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OECD: Brunei misses mark for tax transparency framework

Publication Date : 07-01-2014

 

Brunei’s regulatory and legal framework for sharing information on tax transparency has not met the requirements set by the Global Forum, a progress report from the Organisation for Economic Co-operation and Development (OECD) shows.

A 2013 report for tax transparency compiled by Global Forum – a body under the OECD – states that Brunei is one of the economies that cannot progress to Phase 2 of the assessment until “they act on recommendations to improve their legal and regulatory framework”.

Brunei was assessed under Phase 1, which looks into the quality of an economy’s legal and regulatory framework for the exchange of information on tax transparency.

Those that pass Phase 1 are assessed under Phase 2, which reviews an economy’s practical operation of its framework.

The report, which aims to enhance transparency to prevent tax evasion globally, shows that Brunei has not yet put in place five out of nine criteria for Phase 1.

Under the category ‘Availability of Information’, Brunei has not met two out of three criteria – availability of information regarding ownership, and accounting – while meeting the third, on banking information.

According to the report, jurisdictions should ensure that the ownership and identity information for all relevant entities and arrangements is available to their own competent authorities. Jurisdictions that want to move to Phase 2 should also ensure that reliable accounting records are kept for all relevant entities and arrangements. Banking information should also be made available for all account holders.

For the second category, ‘Access to Information’, the sultanate has put in place one of two criteria: Rights and Safeguards. This criterion states at the rights and safeguards that apply to persons in the “requested jurisdiction” should be compatible with effective exchange of information.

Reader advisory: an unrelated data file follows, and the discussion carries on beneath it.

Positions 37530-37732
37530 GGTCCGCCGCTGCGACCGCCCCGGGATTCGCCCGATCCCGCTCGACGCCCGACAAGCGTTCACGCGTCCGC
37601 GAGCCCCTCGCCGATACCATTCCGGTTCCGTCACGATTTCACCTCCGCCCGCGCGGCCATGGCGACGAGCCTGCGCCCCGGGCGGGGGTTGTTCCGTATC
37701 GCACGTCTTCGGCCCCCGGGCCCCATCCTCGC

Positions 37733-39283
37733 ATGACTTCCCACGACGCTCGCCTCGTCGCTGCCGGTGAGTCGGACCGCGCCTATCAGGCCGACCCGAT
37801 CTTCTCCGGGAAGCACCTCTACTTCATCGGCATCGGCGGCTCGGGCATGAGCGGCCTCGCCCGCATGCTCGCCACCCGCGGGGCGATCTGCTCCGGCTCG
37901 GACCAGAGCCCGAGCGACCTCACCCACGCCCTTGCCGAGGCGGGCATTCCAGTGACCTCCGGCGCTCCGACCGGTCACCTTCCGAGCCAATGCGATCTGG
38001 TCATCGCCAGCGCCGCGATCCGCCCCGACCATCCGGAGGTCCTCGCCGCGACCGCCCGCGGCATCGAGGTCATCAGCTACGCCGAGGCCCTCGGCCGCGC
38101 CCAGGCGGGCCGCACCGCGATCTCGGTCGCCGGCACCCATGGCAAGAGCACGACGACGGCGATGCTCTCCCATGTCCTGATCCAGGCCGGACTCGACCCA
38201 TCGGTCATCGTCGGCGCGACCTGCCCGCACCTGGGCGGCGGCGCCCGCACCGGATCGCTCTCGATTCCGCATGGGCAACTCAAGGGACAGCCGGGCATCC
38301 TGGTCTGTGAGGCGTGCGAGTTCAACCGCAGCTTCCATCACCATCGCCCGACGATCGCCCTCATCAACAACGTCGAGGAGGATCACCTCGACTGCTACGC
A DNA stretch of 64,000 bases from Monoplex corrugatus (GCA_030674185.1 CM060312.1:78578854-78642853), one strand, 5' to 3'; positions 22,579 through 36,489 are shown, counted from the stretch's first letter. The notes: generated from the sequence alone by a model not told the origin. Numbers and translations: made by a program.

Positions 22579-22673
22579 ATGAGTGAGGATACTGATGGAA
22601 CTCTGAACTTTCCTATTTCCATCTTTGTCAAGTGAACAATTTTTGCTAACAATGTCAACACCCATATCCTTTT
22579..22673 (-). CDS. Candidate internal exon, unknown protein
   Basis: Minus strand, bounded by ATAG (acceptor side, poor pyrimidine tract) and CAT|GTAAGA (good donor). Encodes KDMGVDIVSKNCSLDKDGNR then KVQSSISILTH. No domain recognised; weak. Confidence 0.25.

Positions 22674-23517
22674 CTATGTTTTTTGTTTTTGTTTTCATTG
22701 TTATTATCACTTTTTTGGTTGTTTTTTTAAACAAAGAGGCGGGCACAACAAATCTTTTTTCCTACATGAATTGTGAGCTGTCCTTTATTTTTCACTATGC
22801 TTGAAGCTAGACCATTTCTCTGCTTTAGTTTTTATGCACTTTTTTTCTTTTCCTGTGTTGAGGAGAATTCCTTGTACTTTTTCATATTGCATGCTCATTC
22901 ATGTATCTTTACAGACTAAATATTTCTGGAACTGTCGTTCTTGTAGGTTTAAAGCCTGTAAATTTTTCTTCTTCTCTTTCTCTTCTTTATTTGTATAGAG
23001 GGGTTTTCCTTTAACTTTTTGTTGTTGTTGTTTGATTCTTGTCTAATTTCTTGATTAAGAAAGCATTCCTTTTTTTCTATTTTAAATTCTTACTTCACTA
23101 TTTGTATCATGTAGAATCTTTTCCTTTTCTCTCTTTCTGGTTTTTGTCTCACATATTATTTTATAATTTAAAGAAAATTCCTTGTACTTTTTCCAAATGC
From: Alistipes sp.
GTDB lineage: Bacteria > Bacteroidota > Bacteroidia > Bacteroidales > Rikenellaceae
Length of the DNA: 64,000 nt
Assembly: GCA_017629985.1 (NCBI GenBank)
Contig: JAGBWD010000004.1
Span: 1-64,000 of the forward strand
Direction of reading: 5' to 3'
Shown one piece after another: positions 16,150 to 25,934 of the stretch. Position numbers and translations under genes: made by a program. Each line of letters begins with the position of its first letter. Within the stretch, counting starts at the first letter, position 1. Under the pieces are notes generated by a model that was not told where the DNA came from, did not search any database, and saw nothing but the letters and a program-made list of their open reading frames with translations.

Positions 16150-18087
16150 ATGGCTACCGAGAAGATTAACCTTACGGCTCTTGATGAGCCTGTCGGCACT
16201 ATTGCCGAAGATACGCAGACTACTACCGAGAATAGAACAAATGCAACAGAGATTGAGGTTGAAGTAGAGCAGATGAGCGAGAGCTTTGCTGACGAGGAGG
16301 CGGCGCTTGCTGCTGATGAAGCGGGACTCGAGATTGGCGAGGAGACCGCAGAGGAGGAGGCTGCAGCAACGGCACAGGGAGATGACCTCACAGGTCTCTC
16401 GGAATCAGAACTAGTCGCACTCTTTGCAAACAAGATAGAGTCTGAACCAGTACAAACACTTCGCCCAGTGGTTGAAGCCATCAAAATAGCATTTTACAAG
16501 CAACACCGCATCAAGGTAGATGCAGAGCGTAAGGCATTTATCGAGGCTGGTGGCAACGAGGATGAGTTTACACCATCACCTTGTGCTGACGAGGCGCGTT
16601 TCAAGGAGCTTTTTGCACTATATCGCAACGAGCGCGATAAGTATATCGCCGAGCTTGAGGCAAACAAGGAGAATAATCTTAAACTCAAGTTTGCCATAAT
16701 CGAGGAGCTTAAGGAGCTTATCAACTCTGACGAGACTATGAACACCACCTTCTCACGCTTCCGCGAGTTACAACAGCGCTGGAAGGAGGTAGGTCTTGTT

Brunei did not meet the criterion on ‘Access Power’, which the Global Forum states gives competent authorities the power to obtain and provide information that is the subject of request under an Exchange of Information (EOI) agreement from any person within their territorial jurisdiction who is in possession, or control, of such information.

In the third category, ‘Exchange of Information’, Brunei has met two criteria: Confidentiality and Rights and Safeguards.

The Global Forum explained in the report that these two provide that the economy’s mechanisms for exchange of information should have adequate provisions to ensure the confidentiality of information received and that these exchange of information mechanisms should respect the rights and safeguards of taxpayers and third parties.

The report stated that Brunei has not met the requirement on mechanisms to provide for effective exchange of information. It also stated that it has not met the requirement of network of information exchange mechanisms.

Meanwhile, Brunei was not assessed for timely EOI. This criterion measures how timely economies should provide information under their network of agreements.

Brunei was assessed along with Andorra, Anguila, Antigua and Barbuda, Aruba, Barbados, Belize, Botswana, Chile, Cook Islands, Costa Rica, Curaco, Czech Republic and Dominica.

“Transparency is not beneficial only to industrialised countries. In a world where economic, financial and trade flows stretch across the globe, the Global Forum will need to continue its endeavours to spread the standards of transparency and exchange of information worldwide,” said Kosie Louw, chair of the Global Forum in his remarks published in the report.


 

 

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